Semi-crystalline plastics turn gradually softer as well, but they may also change their behaviour more rapidly when they cross their material-specific glass transition temperature, Tg. They change from glassy state (below Tg) to rubbery state (above Tg). In the glassy state semi-crystalline plastics have higher strength and modulus, but they are more brittle. PBT, for instance, has Tg of app. 55°C. If you set a Plasticprop sample made of PBT into an oven, you can probably feel the difference between 45°C and 60°C.

Short-term use: how to avoid problems with design

  • Establish the maximum temperature your product is going to be used in.
  • Take this into account when choosing the material. The maximum service temperature should be clearly within the given service temperature area.
  • Explore how the material strength and modulus are changed by the elevated temperature. Stress-strain curves are a good tool for this. It is also informative to set some reference samples into an oven and study how their properties change in different temperatures.
  • Make sure your design is still strong and stiff enough when the mechanical material properties have decreased below the usual service temperature. Take the Tg into account if it is within the service temperature area.
  • Do not exaggerate. The combination of maximum load in maximum temperature is often very unlikely. If your design is based on this, it might be too heavy and too expensive for the great majority of the users.

How does long-term use differ from short-term use when it comes to elevated temperature?

It is important to understand that in plastic product design short-term and long-term service temperatures require different approaches.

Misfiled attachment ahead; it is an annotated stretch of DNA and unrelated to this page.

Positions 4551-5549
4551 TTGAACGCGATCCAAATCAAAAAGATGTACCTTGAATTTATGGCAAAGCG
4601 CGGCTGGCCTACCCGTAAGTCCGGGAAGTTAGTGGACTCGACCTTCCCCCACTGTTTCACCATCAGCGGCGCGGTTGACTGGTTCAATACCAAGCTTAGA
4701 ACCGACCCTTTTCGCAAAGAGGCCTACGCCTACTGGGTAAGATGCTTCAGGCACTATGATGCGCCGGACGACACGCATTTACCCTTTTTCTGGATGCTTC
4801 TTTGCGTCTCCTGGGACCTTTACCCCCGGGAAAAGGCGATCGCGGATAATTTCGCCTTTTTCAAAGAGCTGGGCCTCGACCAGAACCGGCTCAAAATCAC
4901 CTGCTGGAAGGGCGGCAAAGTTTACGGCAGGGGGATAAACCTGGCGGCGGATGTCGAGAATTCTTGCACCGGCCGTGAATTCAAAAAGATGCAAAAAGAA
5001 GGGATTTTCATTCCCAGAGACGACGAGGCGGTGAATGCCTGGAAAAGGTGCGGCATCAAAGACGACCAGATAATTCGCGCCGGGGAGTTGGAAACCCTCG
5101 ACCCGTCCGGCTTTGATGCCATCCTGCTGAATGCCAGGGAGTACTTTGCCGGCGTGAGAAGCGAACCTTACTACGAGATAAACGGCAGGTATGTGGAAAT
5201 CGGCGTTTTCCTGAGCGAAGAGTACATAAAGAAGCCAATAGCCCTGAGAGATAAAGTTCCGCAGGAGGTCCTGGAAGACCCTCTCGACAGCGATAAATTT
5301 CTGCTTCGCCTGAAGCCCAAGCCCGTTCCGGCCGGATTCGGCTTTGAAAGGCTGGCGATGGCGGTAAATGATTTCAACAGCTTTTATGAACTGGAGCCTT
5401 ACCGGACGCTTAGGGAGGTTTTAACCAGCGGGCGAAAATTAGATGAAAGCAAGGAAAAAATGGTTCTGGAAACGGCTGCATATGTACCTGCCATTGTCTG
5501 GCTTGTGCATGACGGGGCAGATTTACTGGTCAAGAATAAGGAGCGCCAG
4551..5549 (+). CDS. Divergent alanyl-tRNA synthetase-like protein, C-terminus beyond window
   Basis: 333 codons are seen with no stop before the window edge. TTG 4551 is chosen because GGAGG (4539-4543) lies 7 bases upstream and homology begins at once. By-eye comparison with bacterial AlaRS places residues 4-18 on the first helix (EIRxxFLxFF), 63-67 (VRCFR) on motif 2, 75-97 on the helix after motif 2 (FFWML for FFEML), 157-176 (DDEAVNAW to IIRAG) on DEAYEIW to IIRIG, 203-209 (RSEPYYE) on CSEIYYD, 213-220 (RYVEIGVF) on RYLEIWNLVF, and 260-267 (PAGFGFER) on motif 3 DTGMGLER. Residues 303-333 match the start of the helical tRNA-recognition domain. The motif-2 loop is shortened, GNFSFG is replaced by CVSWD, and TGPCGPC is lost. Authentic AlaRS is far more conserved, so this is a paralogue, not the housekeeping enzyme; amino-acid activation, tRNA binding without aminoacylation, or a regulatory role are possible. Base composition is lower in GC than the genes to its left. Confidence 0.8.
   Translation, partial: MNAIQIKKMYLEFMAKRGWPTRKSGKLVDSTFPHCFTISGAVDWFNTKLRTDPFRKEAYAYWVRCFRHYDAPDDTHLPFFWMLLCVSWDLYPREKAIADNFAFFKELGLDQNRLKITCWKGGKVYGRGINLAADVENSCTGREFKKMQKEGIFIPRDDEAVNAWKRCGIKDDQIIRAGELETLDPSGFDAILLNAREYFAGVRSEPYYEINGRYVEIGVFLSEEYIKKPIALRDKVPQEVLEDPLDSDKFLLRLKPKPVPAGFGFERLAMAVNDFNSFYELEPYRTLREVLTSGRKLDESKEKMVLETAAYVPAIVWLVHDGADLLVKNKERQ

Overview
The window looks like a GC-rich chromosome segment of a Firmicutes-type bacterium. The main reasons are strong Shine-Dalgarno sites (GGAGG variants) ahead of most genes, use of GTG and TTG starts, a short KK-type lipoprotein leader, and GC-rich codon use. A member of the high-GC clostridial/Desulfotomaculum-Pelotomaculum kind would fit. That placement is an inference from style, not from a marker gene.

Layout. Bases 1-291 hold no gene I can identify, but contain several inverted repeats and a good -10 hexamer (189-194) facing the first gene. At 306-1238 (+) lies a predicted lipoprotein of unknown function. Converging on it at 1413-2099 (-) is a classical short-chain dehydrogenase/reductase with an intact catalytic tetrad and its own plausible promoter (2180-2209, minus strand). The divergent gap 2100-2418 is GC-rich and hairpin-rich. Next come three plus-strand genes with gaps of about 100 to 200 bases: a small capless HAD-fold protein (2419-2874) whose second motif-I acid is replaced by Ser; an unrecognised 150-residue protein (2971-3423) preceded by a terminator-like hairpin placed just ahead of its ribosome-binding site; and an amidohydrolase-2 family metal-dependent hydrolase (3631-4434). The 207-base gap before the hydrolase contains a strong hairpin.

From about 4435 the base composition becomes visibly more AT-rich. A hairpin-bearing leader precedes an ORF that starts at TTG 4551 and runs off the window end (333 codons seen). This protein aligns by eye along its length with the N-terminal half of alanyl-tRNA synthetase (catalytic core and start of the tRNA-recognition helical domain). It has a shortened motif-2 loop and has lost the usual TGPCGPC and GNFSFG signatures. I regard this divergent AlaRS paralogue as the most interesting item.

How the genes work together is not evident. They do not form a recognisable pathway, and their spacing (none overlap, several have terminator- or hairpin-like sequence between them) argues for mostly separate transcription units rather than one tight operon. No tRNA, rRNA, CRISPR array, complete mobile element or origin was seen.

In long-term use, we have to keep stress-cracking, fatigue and creeping in mind. The most efficient way to avoid their unwanted effects is to make the product significantly stronger than short-term loading would require.

For example, if a lever must carry a continuous load of 10 units, you should design it in a way that it can easily carry a load of 50 or even 100 units. But in the case of continuous elevated temperature, this ratio must be based on the material properties at the expected temperature, NOT at room temperature.

It is also worth knowing that long-time exposure to high temperatures might degrade a plastic product. This phenomenon is called thermal degradation.

What is Plasticprop material sample?

“The Plasticprop collection of plastic samples was set off by my daily need to assess and compare different plastics in practise. The Plasticprop Essentials contains 20 plastic samples with different characteristics. The set covers a wide range of materials that are commonly used in consumer goods, packaging, kitchen utensils, sporting equipment, vehicles and electronics. A few samples of high-performance and TPE grades are also included.”

Markus Paloheimo

Plasticprop Essentials sample kit gives you tangible information of the following plastic grades:

  1. POM
  2. PA6
  3. PBT
  4. ABS
  5. PC/ABS
  6. PS
  7. PMMA
  8. PC
  9. PSU
  10. PP, Random Copo
  11. HDPE
  12. LDPE
  13. EVA
  14. PVC, soft
  15. TPE-S
  16. PP+30 GF
  17. PA66+30 GF
  18. PBT+30 GF
  19. pPA+50 GF
  20. PPS+40 GF

 

 

 

 

 

 

Tensile or Flexural Strength/Stiffness – is there really a difference?

I have often found myself in a situation where a datasheet states material strength and modulus as flexural or tensile; sometimes both but at other times only one of them.

I find this confusing and decided to research the subject. Here are the results:

The difference between the two testing methods can easily be understood by watching these two short videos. If all is clear to you, just skip the clips and move on.

Video: Tensile

 

Video: Flexural

This is pretty understandable. But how does it relate to actual values? How close are they to each other? I made a little comparison. In Prospector database you can compare different material properties as a diagram. The options that I chose were injection-mouldable grades (from Albis Plastic Gmbh’s offering), commodity/high-performance, amorphous/semi-crystalline and reinforced/unreinforced. (Albis, incidentally, is a random choice).

 

How is it with Modulus?